Amid the still-unfolding postmortems, the factory stands as emblematic of money misspent and the Field of Dreams ethos that seemed to drive the venture, said Ramesh Misra, a solar-industry analyst in for Brigantine Advisors. “When you don’t have the demand, you can’t go into something with the attitude, ‘Build it and they will come,’” Misra said. “You have to make sure the customers are already there when you build it.”
He is skeptical of the company’s statement, in a press release on the groundbreaking for the plant, that it had a backlog of $2 billion in orders for its cylindrical solar modules for commercial rooftops, which it touted as cheaper to install and more efficient than competing flat panels. “Backlog” is a term sometimes used loosely in the industry and may not represent firm orders at all, he said.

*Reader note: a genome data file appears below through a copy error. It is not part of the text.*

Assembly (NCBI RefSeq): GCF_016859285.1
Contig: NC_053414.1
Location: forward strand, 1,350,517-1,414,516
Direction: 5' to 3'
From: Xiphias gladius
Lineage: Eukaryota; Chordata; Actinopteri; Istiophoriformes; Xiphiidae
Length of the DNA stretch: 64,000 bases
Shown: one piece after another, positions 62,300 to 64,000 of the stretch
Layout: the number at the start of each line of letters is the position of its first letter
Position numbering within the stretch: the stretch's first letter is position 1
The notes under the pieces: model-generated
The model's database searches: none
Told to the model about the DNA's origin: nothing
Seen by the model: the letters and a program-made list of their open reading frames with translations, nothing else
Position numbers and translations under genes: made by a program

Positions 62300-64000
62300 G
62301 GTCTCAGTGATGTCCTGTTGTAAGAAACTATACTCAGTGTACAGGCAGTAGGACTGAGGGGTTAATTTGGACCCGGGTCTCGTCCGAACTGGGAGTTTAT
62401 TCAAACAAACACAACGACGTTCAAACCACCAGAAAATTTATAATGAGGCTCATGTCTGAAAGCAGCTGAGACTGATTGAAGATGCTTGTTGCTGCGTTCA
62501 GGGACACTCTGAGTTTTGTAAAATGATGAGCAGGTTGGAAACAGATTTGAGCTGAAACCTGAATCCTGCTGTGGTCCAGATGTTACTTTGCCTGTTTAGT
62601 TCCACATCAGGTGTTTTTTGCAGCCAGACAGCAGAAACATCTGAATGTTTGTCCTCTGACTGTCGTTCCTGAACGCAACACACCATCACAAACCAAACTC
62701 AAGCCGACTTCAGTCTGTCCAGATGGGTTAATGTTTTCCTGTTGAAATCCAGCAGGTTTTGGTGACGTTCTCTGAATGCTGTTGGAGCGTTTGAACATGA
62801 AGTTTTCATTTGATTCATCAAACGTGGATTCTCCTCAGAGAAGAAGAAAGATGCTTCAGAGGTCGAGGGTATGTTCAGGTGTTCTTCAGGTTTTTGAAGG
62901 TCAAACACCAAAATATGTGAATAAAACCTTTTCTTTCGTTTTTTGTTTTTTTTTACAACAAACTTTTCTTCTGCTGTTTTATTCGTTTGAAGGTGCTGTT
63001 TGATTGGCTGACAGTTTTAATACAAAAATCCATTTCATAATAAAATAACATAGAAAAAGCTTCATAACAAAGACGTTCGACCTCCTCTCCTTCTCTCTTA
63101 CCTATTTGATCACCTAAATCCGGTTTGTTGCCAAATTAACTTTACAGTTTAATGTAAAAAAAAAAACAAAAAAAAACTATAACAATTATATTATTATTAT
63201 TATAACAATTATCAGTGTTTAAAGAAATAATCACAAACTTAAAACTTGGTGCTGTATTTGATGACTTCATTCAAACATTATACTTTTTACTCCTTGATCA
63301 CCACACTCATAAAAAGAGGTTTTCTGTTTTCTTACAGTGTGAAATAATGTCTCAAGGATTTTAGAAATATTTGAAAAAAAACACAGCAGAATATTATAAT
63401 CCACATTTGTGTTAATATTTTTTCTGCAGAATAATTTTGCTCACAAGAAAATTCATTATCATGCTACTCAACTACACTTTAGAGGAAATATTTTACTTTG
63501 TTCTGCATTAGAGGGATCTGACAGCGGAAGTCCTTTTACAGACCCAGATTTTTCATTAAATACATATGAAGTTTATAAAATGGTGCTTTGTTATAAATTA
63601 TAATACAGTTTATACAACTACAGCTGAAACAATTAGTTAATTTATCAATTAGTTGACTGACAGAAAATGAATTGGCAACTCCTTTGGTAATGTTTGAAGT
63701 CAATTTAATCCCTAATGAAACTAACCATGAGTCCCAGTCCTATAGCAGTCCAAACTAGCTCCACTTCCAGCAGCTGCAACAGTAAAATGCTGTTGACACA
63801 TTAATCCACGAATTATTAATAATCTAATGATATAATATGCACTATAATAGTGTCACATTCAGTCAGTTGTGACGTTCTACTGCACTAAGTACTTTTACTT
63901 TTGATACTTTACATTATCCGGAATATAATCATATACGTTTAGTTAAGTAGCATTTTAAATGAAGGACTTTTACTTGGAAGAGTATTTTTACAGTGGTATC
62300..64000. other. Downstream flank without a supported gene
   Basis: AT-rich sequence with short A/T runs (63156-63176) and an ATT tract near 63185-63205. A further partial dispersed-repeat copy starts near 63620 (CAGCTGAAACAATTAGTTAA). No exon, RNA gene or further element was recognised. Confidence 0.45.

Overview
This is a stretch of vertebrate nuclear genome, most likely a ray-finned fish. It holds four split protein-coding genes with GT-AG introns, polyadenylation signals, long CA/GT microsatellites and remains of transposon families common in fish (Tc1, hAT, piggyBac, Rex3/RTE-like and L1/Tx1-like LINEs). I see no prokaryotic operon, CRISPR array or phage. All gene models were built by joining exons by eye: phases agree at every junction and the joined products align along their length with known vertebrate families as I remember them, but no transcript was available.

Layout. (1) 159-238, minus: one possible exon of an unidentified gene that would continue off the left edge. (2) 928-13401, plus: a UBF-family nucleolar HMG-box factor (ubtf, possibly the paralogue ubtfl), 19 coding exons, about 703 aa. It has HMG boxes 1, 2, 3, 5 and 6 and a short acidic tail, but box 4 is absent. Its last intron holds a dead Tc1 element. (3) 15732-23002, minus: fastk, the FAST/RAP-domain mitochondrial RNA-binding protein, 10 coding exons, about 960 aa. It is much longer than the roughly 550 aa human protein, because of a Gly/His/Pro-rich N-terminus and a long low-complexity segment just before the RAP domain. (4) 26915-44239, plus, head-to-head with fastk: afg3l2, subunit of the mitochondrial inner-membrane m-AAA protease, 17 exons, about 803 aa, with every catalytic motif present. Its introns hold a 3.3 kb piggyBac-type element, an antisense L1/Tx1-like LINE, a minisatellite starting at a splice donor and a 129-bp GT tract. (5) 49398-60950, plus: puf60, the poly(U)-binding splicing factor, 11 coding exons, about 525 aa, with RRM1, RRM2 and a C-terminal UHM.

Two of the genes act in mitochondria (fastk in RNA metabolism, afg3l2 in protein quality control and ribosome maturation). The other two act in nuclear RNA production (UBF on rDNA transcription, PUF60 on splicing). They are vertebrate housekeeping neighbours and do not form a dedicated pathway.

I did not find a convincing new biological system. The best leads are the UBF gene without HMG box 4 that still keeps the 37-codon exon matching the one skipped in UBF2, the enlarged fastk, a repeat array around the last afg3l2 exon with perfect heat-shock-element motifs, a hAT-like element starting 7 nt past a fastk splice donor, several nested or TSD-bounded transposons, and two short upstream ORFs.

Solyndra was the dream of founder Chris Gronet, who received a Ph.D. in semiconductor processing at and had spent 11 years as an executive at He adopted as the company’s motto, “What we do here will someday change the world.” Gronet didn’t return a phone call seeking comment.
U.S. Energy Secretary Steven Chu and then-California Governor attended the 2009 groundbreaking for the plant. At the event, Chu said the